# Finding a closed form for binomial coefficient summation

I am trying to find a closed form for the following summation:

$$\sum_{i=0}^k \binom{n}{i}\binom{m}{k-i}$$

, expecting a binomial coefficient without any summation notation as the answer.

I have broken down this summation as follows:

$$\sum_{i=0}^k \binom{n}{i}\binom{m}{k-1} = \binom{n}{0}\binom{m}{k}+\binom{n}{1}\binom{m}{k-1}+\binom{n}{2}\binom{m}{k-2}+...+\binom{n}{k}\binom{m}{0}$$

However, I am stuck on how to solve this after breaking it up like that. Someone had suggested to me that I should define the following terms and then take the product of the two expressions: $$(x+1)^n=\binom{n}{0}+\binom{n}{1}x+...+\binom{n}{n}x^n$$ $$(x+1)^m=\binom{m}{0}x^m+\binom{m}{1}x^{m-1}+...+\binom{m}{m}x^0$$

I am confused on how the above two terms have been derived and I am also confused on how these two terms can be used to find the closed form.

Can someone provide assistance?

• It’s $\binom{n+m}k$, by Vandermonde’s identity. There are quite a few proofs of the identity on this site, and there are three in the Wikipedia article. Aug 30, 2016 at 19:00

This identity is known as Vandermonde's identity.

In order to show the relationship with binomials $(1+x)^n$ it is convenient to introduce the coefficient of operator $[x^i]$ to denote the coefficient of $x^i$ in a series. This way we can write e.g. \begin{align*} [x^i](1+x)^n=\binom{n}{i} \end{align*}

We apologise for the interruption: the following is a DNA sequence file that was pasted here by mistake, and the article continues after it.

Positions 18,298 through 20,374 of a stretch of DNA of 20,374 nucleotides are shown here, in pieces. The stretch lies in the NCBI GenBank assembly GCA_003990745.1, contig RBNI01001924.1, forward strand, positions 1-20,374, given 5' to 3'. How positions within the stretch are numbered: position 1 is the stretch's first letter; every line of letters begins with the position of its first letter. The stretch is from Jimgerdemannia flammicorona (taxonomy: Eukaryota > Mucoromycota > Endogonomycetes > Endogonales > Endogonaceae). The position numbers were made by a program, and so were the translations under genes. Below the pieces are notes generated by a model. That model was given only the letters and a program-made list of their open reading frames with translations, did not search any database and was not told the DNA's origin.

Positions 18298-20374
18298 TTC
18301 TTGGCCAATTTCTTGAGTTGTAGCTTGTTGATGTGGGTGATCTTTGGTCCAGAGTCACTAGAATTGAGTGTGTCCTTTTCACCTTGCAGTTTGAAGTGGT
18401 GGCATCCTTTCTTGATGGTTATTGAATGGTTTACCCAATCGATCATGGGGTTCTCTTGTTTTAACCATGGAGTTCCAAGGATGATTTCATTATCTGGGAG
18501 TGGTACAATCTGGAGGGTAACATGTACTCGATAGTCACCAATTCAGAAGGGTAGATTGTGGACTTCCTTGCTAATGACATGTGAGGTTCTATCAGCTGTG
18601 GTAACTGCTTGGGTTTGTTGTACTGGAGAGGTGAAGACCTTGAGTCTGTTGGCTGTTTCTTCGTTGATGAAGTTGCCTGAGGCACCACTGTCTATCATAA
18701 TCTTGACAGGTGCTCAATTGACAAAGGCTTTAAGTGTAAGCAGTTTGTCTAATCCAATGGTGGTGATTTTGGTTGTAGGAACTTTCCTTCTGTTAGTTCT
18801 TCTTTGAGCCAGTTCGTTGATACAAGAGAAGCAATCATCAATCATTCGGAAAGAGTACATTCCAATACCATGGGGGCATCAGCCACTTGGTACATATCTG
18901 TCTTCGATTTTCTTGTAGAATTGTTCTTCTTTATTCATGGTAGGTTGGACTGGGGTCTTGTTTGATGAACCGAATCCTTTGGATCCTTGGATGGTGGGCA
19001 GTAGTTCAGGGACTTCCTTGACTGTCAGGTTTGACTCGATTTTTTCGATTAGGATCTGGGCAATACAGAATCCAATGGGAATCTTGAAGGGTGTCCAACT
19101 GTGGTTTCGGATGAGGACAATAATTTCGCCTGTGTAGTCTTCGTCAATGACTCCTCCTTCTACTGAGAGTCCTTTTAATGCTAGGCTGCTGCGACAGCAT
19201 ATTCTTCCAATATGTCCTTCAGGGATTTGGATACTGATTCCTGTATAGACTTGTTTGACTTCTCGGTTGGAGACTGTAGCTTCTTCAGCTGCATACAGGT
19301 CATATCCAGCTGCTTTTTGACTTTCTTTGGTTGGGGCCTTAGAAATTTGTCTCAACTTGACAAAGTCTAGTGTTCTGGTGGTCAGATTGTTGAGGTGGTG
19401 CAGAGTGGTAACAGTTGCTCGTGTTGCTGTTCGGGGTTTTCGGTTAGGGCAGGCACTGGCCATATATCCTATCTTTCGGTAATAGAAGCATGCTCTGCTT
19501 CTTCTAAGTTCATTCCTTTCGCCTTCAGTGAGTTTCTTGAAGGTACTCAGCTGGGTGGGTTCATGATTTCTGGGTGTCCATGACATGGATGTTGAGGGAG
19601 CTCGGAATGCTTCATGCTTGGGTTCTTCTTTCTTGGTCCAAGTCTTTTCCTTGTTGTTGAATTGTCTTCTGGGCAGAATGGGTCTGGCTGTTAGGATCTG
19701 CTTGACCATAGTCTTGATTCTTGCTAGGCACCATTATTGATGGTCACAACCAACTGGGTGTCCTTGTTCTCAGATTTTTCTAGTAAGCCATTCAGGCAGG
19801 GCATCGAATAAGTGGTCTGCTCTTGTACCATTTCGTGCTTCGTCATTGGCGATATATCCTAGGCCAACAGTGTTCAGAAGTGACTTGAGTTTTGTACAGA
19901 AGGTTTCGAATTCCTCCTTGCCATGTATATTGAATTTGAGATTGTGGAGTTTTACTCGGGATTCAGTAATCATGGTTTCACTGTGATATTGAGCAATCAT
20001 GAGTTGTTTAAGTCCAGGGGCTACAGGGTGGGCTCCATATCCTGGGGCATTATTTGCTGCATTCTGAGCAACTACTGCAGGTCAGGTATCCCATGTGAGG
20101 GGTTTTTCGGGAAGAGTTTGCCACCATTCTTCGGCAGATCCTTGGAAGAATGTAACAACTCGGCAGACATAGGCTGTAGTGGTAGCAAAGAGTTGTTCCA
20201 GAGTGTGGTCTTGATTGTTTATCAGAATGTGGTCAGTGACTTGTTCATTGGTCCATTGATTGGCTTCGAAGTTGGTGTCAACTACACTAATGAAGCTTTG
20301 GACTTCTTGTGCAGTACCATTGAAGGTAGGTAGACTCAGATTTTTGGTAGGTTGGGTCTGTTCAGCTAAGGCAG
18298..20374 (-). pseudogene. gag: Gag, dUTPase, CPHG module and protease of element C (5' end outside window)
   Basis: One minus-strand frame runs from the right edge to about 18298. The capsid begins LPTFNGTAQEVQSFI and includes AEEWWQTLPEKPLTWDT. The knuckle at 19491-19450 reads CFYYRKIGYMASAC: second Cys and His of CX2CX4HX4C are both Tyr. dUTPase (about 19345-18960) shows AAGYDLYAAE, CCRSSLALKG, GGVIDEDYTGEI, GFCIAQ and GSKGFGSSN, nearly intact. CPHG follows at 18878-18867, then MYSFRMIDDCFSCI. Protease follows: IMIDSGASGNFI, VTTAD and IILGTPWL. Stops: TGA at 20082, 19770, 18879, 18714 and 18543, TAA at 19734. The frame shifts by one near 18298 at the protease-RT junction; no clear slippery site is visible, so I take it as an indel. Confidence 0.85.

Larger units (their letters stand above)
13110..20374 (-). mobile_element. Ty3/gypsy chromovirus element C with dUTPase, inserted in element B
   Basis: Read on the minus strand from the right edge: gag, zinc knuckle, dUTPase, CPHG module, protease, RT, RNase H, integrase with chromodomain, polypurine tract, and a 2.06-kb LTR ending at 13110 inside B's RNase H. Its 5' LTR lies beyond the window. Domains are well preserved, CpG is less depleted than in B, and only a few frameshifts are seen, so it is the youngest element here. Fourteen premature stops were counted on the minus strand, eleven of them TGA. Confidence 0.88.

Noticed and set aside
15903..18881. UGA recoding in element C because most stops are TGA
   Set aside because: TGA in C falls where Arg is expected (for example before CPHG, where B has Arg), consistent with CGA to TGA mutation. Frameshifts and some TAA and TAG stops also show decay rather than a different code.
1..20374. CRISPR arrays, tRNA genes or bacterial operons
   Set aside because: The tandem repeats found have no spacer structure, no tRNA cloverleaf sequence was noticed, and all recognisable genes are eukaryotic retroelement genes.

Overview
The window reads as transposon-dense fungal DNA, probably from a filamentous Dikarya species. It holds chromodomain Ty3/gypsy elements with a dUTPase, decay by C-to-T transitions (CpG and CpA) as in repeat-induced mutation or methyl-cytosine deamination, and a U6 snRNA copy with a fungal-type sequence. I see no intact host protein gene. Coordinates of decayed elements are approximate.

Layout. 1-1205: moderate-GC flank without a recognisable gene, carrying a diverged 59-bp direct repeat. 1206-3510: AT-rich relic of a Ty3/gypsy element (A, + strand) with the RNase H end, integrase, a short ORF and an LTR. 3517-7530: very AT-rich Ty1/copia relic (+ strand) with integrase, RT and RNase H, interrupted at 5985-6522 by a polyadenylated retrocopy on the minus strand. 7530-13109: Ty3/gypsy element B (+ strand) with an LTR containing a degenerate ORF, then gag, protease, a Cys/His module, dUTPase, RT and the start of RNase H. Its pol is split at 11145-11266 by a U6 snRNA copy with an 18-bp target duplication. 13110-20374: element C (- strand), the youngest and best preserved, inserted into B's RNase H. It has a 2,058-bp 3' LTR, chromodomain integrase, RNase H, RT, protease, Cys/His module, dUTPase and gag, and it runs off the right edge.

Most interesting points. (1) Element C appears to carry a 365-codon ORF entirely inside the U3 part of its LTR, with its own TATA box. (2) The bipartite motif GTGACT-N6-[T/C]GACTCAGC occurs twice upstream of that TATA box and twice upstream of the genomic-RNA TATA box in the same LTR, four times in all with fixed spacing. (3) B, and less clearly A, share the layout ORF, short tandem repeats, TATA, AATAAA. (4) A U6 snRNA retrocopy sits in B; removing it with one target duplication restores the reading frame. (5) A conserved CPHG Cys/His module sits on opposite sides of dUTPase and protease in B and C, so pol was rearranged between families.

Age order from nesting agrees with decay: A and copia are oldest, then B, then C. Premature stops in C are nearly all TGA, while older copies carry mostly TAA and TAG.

We obtain \begin{align*} \sum_{i=0}^k\binom{n}{i}\binom{m}{k-i} &=\sum_{i=0}^\infty [x^i](1+x)^n[y^{k-i}](1+y)^m\tag{1}\\ &= [y^k](1+y)^m\sum_{i=0}^\infty y^i [x^i](1+x)^n\tag{2}\\ &=[y^k](1+y)^m(1+y)^n\tag{3}\\ &=[y^k](1+y)^{m+n}\tag{4}\\ &=\binom{m+n}{k} \end{align*} and the claim follows.

Comment:

• In (1) we apply the coefficient of operator twice. We also extend the upper limit of the series to $\infty$ without changing anything since we are adding zeros only.

• In (2) we use the linearity of the coefficient of operator and apply the rule $[x^{p-q}]A(x)=[x^p]x^qA(x)$.

• In (3) we use the substitution rule of the coefficient of operator: \begin{align*} A(y)=\sum_{i=0}^\infty a_i y^i=\sum_{i=0}^\infty y^i [x^i]A(x) \end{align*}

• In (4) we select the coefficient of $x^{m+n}$.

• Can you provide a reference for this "coefficient of" operator you are speaking of? I've never heard of it, and I can't find a lot of good information about these rules you've used. Aug 30, 2016 at 23:39
• @revolution9540: A landmark is Egorychev's classic. Easier accessible is this paper. It's funny to detect the efficiency of this method. A short time ago I saw a nice answer by MarkoRiedel regarding this question. I've thought about his nice representation of Iverson brackets and was astonished how efficient we can handle this situation with the coefficient of technique ... :-) Aug 31, 2016 at 8:42
• @revolution9540: Here's another application which might be useful. Aug 31, 2016 at 8:46

The result is $\binom{n+m}{k}$.

This is known as Vandermonde's identity.

If you want a generating function approach, your sum is equivalent to finding the $x^k$ coefficient of $(1+x)^n(1+x)^m=(1+x)^{m+n}.$ This is easily seen to be $\binom{n+m}{k}$.

The answer is ${n+m \choose k}$ and the best possible intuition is that both this and the big summation are counting all possible ways of choosing $k$ things from two sets of things, one of size $m$ and one of size $n$.

I find it easier to do combinatorial identities by thinking about what the formulas might be counting rather than just doing algebra. This heuristic is really helpful for similar problems.

ALSO: If you wanted to follow the hint that person gave you, you can use the binomial theorem to determine what the coefficient of $x^k$ in $(x+1)^n(x+1)^m = (x+1)^{n+m}$ is, and you can also calculate it by multiplying your expansions of $(x+1)^n$ and $(x+1)^m$. That's actually a really cool way to do it!